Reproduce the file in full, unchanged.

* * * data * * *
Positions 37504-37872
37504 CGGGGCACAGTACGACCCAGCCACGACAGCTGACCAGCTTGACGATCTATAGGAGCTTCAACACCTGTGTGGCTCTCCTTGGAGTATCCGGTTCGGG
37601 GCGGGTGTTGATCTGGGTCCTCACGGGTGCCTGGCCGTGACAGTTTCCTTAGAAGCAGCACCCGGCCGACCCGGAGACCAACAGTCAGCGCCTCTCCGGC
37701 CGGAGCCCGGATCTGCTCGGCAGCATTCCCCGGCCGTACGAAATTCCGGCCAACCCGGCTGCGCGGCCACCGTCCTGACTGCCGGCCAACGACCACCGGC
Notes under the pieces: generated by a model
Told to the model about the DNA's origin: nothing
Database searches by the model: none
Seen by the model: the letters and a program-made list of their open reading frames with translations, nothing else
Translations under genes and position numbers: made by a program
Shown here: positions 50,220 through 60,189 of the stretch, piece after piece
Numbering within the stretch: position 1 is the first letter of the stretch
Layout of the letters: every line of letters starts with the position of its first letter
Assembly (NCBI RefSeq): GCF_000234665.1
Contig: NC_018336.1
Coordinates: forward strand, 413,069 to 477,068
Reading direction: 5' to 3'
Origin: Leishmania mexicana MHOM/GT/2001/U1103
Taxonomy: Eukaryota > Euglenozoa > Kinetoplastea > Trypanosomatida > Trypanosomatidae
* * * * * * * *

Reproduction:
Positions 37504-37872
37504 CGGGGCACAGTACGACCCAGCCACGACAGCTGACCAGCTTGACGATCTATAGGAGCTTCAACACCTGTGTGGCTCTCCTTGGAGTATCCGGTTCGGG
37601 GCGGGTGTTGATCTGGGTCCTCACGGGTGCCTGGCCGTGACAGTTTCCTTAGAAGCAGCACCCGGCCGACCCGGAGACCAACAGTCAGCGCCTCTCCGGC
37701 CGGAGCCCGGATCTGCTCGGCAGCATTCCCCGGCCGTACGAAATTCCGGCCAACCCGGCTGCGCGGCCACCGTCCTGACTGCCGGCCAACGACCACCGGC
Notes under the pieces: generated by a model
Told to the model about the DNA's origin: nothing
Database searches by the model: none
Seen by the model: the letters and a program-made list of their open reading frames with translations, nothing else
Translations under genes and position numbers: made by a program
Shown here: positions 50,220 through 60,189 of the stretch, piece after piece
Numbering within the stretch: position 1 is the first letter of the stretch
Layout of the letters: every line of letters starts with the position of its first letter
Assembly (NCBI RefSeq): GCF_000234665.1
Contig: NC_018336.1
Coordinates: forward strand, 413,069 to 477,068
Reading direction: 5' to 3'
Origin: Leishmania mexicana MHOM/GT/2001/U1103
Taxonomy: Eukaryota > Euglenozoa > Kinetoplastea > Trypanosomatida > Trypanosomatidae